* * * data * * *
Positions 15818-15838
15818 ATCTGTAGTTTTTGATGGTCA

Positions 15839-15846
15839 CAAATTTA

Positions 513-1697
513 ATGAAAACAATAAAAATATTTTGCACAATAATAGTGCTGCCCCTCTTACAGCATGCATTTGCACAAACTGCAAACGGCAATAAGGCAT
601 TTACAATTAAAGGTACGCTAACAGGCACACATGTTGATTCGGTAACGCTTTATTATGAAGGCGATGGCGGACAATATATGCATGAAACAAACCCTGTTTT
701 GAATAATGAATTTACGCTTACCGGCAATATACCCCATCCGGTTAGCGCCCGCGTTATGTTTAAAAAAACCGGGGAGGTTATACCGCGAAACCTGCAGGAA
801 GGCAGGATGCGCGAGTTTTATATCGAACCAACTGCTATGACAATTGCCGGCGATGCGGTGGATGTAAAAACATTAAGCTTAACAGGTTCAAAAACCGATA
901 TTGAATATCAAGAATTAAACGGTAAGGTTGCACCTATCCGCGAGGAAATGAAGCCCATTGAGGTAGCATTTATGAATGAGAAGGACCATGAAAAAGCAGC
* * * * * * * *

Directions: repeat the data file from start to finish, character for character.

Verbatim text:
Positions 15818-15838
15818 ATCTGTAGTTTTTGATGGTCA

Positions 15839-15846
15839 CAAATTTA

Positions 513-1697
513 ATGAAAACAATAAAAATATTTTGCACAATAATAGTGCTGCCCCTCTTACAGCATGCATTTGCACAAACTGCAAACGGCAATAAGGCAT
601 TTACAATTAAAGGTACGCTAACAGGCACACATGTTGATTCGGTAACGCTTTATTATGAAGGCGATGGCGGACAATATATGCATGAAACAAACCCTGTTTT
701 GAATAATGAATTTACGCTTACCGGCAATATACCCCATCCGGTTAGCGCCCGCGTTATGTTTAAAAAAACCGGGGAGGTTATACCGCGAAACCTGCAGGAA
801 GGCAGGATGCGCGAGTTTTATATCGAACCAACTGCTATGACAATTGCCGGCGATGCGGTGGATGTAAAAACATTAAGCTTAACAGGTTCAAAAACCGATA
901 TTGAATATCAAGAATTAAACGGTAAGGTTGCACCTATCCGCGAGGAAATGAAGCCCATTGAGGTAGCATTTATGAATGAGAAGGACCATGAAAAAGCAGC